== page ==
Townsend's Warbler

Dendroica townsendi

By Andy McCormick

  • Length          5 in
  • Wingspan      8 in 
  • Weight           0.31 oz
  • AOU Band code    TOWA

This boldly patterned warbler is a Pacific Northwest specialty that inhabits our coniferous forests. Townsend’s Warblers are a bright spot in the northwest’s gray winters and welcome visitors to the lowlands. They can occasionally be seen at suet feeders to the delight of backyard birders. This bird is part of a super-species known as the “virens (green) group” which is also comprised of Black-throated Green, Black-Throated Gray, Golden-cheeked, and Hermit Warblers.  All have a distinctive black throat and all but the Golden-cheeked have a green back for which the group is named. Townsend’s Warbler is characterized by a black cheek patch at the auriculars surrounded by yellow, yellow on the chest with black streaks on the sides, and white wing bars. Its closest relative the Hermit Warbler Dendroica occidentalis, with which it often hybridizes near the Oregon-Washington border, has no black on the face and a white chest.  

Dendroica ,tree dwelling, is the largest of the warbler genera and is from the Greek, dendron, tree, and oikos, house or dwelling.  The species townsendi is for John Kirk Townsend (1809-1851), an ornithologist from Philadelphia who studied birds in the west. Warbler is for the trills and quavers of the song (Holloway). 

In the breeding season Townsend’s Warbler prefers denser forests of grand fir, Douglas fir and Engelmann spruce.  It forages at the tops of conifers for caterpillars, beetles and leafhoppers and will also sally out for flying insects. Its nest is a shallow cup made of grass stems, mosses and cedar bark and is constructed on the end of a high branch. Because of the height of the nests the breeding habits of Townsend’s Warbler have been difficult to study. Typically 4-5 eggs are deposited in the nest by early June. It is estimated that incubation lasts about 12 days and the birds leave the nest in another 10 days (Kaufman). 

In spring Townsend’s Warblers begin arriving at higher altitudes in the northwest during April and settle on the breeding grounds in May. In fall Townsend’s Warblers migrate to lower altitudes and many winter in mixed woodlands close to Puget Sound and along the Pacific coast from British Columbia through California.  The majority migrate to Mexico and Central America. In the north it appears that the birds are expanding their breeding range northward into Alaska, which may be similar to other bird species as a result of generalized warming trends. Because of its preference for dense forests Townsend’s Warblers are vulnerable to forest fragmentation. International conservation efforts are needed to protect dense old-growth forests in the north and higher altitude forests in the wintering range (Wright). 

Many warblers are identified by sound and Townsend’s Warbler is no exception.  Its song is a buzzy weazy weazy weazy dzeee or alternatively a buzzy zi-zi-zi-zi-zi-zi, zwee, zwee.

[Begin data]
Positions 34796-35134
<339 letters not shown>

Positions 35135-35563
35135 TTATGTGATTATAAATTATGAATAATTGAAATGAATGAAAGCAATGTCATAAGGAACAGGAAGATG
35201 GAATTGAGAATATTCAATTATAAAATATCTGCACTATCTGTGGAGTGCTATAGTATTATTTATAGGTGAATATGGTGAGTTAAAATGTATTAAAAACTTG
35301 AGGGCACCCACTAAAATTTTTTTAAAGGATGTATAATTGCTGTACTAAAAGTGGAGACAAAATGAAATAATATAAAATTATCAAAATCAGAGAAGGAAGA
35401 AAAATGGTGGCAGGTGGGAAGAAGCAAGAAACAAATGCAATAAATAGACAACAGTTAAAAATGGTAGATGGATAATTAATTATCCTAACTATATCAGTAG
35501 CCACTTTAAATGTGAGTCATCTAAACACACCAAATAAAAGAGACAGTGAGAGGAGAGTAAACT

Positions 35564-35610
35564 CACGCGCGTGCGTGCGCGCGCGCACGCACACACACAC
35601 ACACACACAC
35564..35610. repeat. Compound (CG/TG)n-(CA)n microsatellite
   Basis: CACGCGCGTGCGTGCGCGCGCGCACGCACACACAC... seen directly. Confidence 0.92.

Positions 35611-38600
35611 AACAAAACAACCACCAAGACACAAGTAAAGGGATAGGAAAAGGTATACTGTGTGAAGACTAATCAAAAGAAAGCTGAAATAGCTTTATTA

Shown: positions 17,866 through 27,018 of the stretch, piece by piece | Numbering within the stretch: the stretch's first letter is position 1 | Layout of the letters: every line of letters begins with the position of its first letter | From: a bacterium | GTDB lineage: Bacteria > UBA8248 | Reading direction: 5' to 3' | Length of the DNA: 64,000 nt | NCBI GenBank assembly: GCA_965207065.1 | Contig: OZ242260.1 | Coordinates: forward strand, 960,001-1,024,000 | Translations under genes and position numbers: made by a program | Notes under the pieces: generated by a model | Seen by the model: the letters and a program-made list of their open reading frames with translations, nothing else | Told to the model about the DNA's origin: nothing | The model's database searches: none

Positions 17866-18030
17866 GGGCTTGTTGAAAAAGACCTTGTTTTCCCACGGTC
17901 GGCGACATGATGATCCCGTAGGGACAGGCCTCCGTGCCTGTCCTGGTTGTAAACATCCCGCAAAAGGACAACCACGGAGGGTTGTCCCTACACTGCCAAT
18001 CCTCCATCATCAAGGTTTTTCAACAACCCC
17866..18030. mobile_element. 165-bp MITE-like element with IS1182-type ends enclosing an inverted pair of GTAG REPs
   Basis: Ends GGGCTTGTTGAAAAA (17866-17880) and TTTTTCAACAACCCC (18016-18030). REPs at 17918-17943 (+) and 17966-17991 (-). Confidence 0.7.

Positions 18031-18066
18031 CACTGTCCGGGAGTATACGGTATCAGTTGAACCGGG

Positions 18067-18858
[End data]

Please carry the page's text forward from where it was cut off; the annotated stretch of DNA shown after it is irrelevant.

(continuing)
Photo by Mick Thompson

Photo by Mick Thompson

Wilson's Warbler

Cardellina pusilla

By Andy McCormick

  • Length          4.75 in
  • Wingspan      7 in 
  • Weight           0.27 oz
  • AOU Band code    WIWA

Wilson’s Warbler is often found along wooded streams, in low shrubs, willows and alders (Kaufman). It sings loudly and regularly and can lead a birder trying to see it on a frustrating chase through dense underbrush, but persistence will pay off with a view of this lovely bird. Its song is more of a descending chatter chi chi chi chi chi chet chet, than a song. 

The Wilson’s is bright yellow on the forehead, face, throat, chest, belly and undertail coverts. However, its tail is dark on both the upper and lower sides. Its back and wings are a yellowish olive separating it from other yellow warblers. A definitive field mark is the black cap on the male and grayer cap of the female, which also has more muted yellow plumage. Its beady black eye is prominent. 

Wilson’s Warbler is an early migrant in the west with northward movement beginning in March and peaking in Western Washington by mid-May (Ammon and Gilbert). Fall migration begins in August and most of these warblers winter south of the United States usually in forest edge habitat, riparian areas and thorn brush areas, habitat that is similar to its northern breeding areas (Ammon and Gilbert). Pacific Coast Wilson’s Warblers typically migrate around the western coast of Central America.

As a result of recent genetic research Wilson’s Warbler has been placed in the genus Cardellina, diminutive for the Latin carduelis, goldfinch, or a kind of finch. The species name pusilla is Latin for very small or tiny (Holloway). It is formerly in the genus Wilsonia, named after the famed ornithologist Alexander Wilson, who first named this bird the Green Black-capt Flycatcher (Mearns and Mearns). It moves sprightly; flipping its tail as it forages in low shrubs showing great agility as it forages for insects of all kinds.